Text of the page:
What is an isenthalpic process?

What is an isenthalpic process?

An isenthalpic process is a process that runs without any change in enthalpy.

Enthalpy is the thermodynamic quantity used to measure energy in a thermodynamic system. It is commonly denoted by letter 'H'.

H = U + PV
U = Internal energy of the system.
P = Pressure.
V = Specific volume

In short, the process is said to be isenthalpic if there is no movement of heat to or from the surroundings, no work is done on or by the surroundings, and the kinetic energy of the fluid remains steady.

In short, in an isenthalpic process,
Enthalpy in the initial state = Enthalpy in the final state.

The isenthalpic process is adiabatic in nature. In thermodynamics, an adiabatic process is one that occurs without transfer of heat or matter between a thermodynamic system and its surroundings.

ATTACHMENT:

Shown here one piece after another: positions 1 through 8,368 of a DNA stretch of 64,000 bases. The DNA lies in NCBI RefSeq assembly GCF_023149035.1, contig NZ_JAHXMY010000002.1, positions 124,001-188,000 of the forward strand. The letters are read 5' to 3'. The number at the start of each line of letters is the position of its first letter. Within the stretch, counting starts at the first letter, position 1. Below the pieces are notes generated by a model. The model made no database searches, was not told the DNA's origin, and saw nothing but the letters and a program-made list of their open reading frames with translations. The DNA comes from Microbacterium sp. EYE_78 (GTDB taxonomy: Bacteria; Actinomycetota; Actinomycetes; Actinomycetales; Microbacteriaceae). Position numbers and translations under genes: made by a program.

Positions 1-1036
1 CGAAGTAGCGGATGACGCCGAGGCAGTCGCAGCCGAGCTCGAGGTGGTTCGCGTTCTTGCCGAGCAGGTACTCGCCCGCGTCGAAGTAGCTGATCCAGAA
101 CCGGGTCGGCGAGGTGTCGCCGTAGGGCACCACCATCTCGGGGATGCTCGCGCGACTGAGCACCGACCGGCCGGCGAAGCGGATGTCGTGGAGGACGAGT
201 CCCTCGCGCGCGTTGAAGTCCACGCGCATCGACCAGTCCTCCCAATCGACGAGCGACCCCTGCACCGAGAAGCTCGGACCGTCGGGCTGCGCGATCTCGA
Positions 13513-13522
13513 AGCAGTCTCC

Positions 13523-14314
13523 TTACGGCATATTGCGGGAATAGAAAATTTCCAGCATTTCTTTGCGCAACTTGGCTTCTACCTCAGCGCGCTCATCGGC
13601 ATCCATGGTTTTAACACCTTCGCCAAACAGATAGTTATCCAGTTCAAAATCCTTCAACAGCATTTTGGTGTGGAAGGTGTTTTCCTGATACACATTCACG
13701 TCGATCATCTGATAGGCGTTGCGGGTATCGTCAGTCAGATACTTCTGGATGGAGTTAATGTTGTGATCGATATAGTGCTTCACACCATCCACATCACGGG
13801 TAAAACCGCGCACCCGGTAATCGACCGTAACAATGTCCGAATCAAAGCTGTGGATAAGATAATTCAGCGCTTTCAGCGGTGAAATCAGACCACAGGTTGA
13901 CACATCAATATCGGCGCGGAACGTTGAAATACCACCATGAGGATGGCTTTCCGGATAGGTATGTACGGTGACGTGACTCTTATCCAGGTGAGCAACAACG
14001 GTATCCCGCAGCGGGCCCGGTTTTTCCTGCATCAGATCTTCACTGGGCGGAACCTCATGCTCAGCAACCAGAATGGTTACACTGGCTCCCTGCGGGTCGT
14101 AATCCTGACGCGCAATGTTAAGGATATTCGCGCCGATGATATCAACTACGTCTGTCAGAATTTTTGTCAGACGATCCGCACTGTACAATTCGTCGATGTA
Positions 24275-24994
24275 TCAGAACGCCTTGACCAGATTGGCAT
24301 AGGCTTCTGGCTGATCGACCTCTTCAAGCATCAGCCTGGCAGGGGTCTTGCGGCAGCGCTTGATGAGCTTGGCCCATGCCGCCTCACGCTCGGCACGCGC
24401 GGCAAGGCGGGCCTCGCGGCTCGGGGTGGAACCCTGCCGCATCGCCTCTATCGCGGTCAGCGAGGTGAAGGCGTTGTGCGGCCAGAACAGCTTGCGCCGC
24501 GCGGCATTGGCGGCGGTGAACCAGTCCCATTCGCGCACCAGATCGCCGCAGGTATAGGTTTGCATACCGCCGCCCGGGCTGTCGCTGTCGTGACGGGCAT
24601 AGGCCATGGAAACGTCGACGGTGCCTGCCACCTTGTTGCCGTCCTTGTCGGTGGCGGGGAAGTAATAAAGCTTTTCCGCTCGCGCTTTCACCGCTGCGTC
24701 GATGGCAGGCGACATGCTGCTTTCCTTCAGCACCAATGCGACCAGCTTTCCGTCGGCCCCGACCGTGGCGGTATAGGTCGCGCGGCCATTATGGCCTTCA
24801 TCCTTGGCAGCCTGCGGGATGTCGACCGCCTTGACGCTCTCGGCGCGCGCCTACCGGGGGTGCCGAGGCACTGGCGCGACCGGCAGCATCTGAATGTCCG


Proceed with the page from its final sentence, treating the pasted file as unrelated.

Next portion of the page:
Throttling is a good example which comes under the isentropic category. It is an adiabatic process.

Also read: Thermal conductivity of metal vs thermal conductance 

What is the throttling process?

A throttling process is a process in which there is steady enthalpy from the initial state to final state, the work done is negligible or zero and the process is adiabatic. An ideal gas flowing through a valve in mid position can be explained by the laws related to throttling.

If you remember the enthalpy formula stated above, H = U + PV, we can say that if pressure decreases volume increases in a process where U is assumed constant. The same thing happens in this example also. 

Throttling - constant enthalpy - adiabatic
pressure vs temperature graph

Finally, we get,
Pin > Pout and Vin< Vout
Thus W = 0 that is no work done. The experiment depicts that the isenthalpic process is an adiabatic process.

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